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Stressed Employees Aim to Just Show Up at Work

Stressed Employees Aim to Just Show Up at Work . / Credit: Work stress via Shutterstock

Despite workloads being at an all-time high, many employees say just showing up is all they really care about, new research shows.

A new study from ComPsych Corp., a provider of employee assistance programs, found that 22 percent of employees said presenteeism, or just being present at work, is their top priority, a 3 percent increase from a year ago.

Overall, the survey revealed that more than 60 percent of workers have high levels of stress, with another 32 percent having constant but manageable stress. Just 5 percent of those surveyed reported low amounts of stress.

Nearly 40 percent of employees attribute high stress to their mounting workload, while 34 percent blame it on having problems with the people they work with. Other studies have shown that stress can be deadly and is otherwise bad for health.

"As employers continue to take a wait-and-see approach when it comes to hiring, people who currently have jobs — many of whom have taken on extra work — are starting to show signs of prolonged stress," said Richard Chaifetz, chairman and CEO of ComPsych. "This can result in burnout and reduced performance."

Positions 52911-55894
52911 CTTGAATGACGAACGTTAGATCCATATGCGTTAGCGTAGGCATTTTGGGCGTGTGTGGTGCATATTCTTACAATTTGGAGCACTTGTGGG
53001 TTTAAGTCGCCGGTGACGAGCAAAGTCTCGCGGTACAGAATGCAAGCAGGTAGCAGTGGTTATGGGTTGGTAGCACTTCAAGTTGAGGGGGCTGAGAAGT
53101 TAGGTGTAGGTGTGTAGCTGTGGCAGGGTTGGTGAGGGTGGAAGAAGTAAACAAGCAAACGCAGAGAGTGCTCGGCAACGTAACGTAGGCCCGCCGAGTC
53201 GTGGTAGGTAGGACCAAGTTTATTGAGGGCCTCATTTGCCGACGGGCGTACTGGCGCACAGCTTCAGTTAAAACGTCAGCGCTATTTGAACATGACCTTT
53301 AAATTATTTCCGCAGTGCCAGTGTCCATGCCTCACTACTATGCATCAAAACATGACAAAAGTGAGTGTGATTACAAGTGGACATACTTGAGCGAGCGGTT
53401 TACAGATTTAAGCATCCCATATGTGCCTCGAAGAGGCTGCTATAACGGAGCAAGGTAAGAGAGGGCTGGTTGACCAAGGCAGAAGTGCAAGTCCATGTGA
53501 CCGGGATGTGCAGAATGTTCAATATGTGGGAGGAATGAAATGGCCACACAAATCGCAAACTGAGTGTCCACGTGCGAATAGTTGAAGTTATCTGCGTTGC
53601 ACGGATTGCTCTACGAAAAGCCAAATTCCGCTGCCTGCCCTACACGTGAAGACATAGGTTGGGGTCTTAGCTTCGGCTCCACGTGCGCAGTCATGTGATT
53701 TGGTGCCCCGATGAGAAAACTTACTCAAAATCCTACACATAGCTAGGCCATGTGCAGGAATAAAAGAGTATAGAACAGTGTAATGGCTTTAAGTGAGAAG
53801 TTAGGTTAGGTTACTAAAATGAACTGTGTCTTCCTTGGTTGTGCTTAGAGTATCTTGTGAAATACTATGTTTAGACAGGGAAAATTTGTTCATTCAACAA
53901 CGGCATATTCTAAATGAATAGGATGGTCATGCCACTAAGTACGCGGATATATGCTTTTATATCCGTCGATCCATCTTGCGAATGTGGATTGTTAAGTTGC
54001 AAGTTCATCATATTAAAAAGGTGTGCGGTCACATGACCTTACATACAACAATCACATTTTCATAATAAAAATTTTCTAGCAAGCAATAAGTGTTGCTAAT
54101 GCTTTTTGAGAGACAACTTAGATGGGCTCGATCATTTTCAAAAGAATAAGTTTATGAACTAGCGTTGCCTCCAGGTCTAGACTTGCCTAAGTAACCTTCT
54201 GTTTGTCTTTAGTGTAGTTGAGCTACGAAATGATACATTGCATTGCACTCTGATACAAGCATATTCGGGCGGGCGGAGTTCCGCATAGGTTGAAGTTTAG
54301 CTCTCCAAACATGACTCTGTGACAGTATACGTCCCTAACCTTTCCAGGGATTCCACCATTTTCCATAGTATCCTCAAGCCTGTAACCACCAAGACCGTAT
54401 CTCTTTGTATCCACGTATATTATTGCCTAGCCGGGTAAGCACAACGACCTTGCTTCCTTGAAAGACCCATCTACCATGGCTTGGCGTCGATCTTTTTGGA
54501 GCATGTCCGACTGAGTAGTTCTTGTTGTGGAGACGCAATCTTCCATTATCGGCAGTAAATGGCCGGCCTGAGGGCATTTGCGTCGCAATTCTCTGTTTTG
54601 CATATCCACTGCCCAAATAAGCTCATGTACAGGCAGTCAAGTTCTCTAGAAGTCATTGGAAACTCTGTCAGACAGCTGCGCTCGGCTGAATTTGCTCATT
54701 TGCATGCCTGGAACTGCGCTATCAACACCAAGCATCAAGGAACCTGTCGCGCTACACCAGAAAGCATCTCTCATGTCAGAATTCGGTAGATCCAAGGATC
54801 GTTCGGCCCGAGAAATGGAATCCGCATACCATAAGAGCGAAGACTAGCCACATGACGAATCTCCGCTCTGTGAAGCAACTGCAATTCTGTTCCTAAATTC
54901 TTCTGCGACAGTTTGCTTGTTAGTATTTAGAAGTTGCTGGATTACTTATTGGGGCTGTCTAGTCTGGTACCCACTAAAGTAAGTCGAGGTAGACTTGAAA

The research also found:

  • More than 40 percent of employees waste between 15 and 30 minutes of work time each day because of their stress, while 36 percent lose an hour or more productivity due to stress.
  • High stress levels cause nearly 30 percent of workers to miss between three and six days of work each year. Sixteen percent of those surveyed miss more than six days in a year because of stress.
  • Stress and personal relationship issues are the most-common reason for missing work, outpacing both personal illnesses and caregiving.

The research was based on surveys of 1,880 employees nationwide.

Follow Chad Brooks on Twitter @cbrooks76 or BusinessNewsDaily @BNDarticles. We're also on Facebook & Google+.

Chad  Brooks
Chad Brooks

Chad Brooks is a Chicago-based freelance writer who has nearly 15 years experience in the media business. A graduate of Indiana University, he spent nearly a decade as a staff reporter for the Daily Herald in suburban Chicago, covering a wide array of topics including, local and state government, crime, the legal system and education. Following his years at the newspaper Chad worked in public relations, helping promote small businesses throughout the U.S. Follow him on Twitter.

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